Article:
The Dougherty County Commission wants to replace the roof on the Northwest Library. Contrary to popular opinion, I don’t oppose every expenditure, and this is one I have no issue with. What is an issue is that commissioners want to use SPLOST funds earmarked for utility relocation.
Folks, there’s something a little disturbing about the commission rerouting SPLOST funds. You see, we voted for SPLOST funds. We voted for them to go to certain projects. None of those projects this time around was a new roof for the Northwest Library. My concern, and I’m pretty certain that I’m not alone in this, is that this could lead down a slippery slope where the commission gets into the habit of using SPLOST funds for stuff we have never voted on.
Not that it really matters. There are a lot of problems with how SPLOSTs are presented to the public for voting. The vast majority of people will never look at what they’re voting for. Even in Albany, people trust their elected leaders for some silly reason.
The commission, to their credit, are at least cautious about how this will look to the public. Unfortunately, it has more to do with the fact that they shut down two libraries recently and are worried that people will jump them over that. Now, that can be dealt with. SPLOST money isn’t a long term solution, so even if they had redirected that same money to keep those libraries open, then it would do nothing but to delay the inevitable.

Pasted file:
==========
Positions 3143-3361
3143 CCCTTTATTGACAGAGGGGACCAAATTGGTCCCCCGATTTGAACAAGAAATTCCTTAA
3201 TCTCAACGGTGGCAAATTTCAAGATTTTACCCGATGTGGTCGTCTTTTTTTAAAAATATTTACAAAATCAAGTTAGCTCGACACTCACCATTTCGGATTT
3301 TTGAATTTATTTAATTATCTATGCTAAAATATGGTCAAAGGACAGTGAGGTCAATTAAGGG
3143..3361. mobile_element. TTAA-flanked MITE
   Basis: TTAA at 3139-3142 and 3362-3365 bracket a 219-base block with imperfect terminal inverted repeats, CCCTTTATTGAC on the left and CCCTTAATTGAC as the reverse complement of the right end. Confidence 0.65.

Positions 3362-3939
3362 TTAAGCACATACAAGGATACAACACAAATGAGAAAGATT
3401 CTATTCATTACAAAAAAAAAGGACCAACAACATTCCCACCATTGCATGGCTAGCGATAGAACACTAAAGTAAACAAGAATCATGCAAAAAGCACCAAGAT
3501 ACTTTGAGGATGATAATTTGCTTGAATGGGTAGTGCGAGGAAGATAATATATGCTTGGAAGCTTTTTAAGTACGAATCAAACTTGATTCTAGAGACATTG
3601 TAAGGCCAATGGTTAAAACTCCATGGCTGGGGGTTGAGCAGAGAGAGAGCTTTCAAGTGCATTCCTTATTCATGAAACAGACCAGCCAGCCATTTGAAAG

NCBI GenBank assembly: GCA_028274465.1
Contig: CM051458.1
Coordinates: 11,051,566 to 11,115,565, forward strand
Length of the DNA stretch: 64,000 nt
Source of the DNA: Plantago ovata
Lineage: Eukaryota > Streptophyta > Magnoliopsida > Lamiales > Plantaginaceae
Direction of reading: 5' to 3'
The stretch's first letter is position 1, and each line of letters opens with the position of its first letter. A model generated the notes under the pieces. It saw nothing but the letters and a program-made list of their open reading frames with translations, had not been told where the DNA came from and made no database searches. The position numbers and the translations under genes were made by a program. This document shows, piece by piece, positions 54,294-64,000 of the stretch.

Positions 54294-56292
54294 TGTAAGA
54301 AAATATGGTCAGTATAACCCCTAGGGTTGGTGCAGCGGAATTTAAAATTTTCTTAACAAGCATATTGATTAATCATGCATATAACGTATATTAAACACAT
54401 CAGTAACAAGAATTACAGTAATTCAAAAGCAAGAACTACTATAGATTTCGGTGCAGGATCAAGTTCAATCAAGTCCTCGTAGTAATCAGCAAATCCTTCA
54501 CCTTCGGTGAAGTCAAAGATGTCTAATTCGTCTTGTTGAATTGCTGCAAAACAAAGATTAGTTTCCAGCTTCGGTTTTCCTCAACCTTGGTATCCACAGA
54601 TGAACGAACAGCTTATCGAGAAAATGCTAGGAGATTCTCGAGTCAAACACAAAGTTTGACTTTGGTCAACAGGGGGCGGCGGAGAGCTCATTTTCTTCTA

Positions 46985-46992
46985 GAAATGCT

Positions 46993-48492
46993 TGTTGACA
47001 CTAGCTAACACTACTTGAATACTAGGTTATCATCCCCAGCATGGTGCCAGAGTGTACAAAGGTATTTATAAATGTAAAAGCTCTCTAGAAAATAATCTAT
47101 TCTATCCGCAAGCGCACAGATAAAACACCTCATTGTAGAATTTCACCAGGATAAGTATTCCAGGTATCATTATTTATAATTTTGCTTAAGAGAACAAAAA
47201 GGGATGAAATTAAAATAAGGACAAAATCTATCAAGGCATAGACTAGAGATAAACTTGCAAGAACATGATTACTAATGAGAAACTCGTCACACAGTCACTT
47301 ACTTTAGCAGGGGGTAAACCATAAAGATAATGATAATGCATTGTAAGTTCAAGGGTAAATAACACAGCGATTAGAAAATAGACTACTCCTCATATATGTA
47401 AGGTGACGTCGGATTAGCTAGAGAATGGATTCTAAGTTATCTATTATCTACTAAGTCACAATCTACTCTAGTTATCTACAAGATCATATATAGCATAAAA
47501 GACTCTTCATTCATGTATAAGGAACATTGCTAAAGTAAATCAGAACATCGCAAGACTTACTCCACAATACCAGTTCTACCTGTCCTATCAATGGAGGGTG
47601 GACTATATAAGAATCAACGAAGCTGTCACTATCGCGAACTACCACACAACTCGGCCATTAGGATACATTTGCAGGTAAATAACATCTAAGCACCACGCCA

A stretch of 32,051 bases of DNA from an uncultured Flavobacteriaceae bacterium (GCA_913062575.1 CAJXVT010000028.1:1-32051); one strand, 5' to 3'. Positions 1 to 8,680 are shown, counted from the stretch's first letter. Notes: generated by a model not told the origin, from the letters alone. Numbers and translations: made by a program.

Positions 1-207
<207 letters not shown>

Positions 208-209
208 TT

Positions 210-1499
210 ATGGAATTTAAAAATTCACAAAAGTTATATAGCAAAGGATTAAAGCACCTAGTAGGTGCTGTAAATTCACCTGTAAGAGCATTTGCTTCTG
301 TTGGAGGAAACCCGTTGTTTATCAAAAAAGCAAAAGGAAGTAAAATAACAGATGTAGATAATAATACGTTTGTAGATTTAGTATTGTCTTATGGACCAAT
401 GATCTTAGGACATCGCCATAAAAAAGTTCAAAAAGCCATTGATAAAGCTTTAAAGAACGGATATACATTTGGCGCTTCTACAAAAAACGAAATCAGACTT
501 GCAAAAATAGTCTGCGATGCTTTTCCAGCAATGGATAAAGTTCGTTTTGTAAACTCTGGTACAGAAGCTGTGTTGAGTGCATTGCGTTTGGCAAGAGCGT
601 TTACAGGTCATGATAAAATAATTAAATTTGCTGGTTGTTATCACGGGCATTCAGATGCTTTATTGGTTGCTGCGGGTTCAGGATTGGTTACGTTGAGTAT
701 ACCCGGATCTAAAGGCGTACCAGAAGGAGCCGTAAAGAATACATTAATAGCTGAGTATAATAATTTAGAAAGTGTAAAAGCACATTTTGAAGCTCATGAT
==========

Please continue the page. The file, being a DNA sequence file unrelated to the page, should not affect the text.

However, they should still leave the money where it is. Yes, the state Department of Transportation changed their rules so that we don’t have to put the money all upfront before the project starts. So what? We’ve got it, it’s earmarked for that, and it needs to stay there.
County leaders, like most other government officials, are fond of SPLOSTs. Maybe they should put the Northwest Library roof on the next SPLOST referendum and issue bonds against that future tax money like they have on so many other projects through the years. That makes me a lot less uncomfortable than to redirect funds that are earmarked for one thing to be spent for another. I don’t care what state law may say, a basic sense of right and wrong tells you this is a bad idea.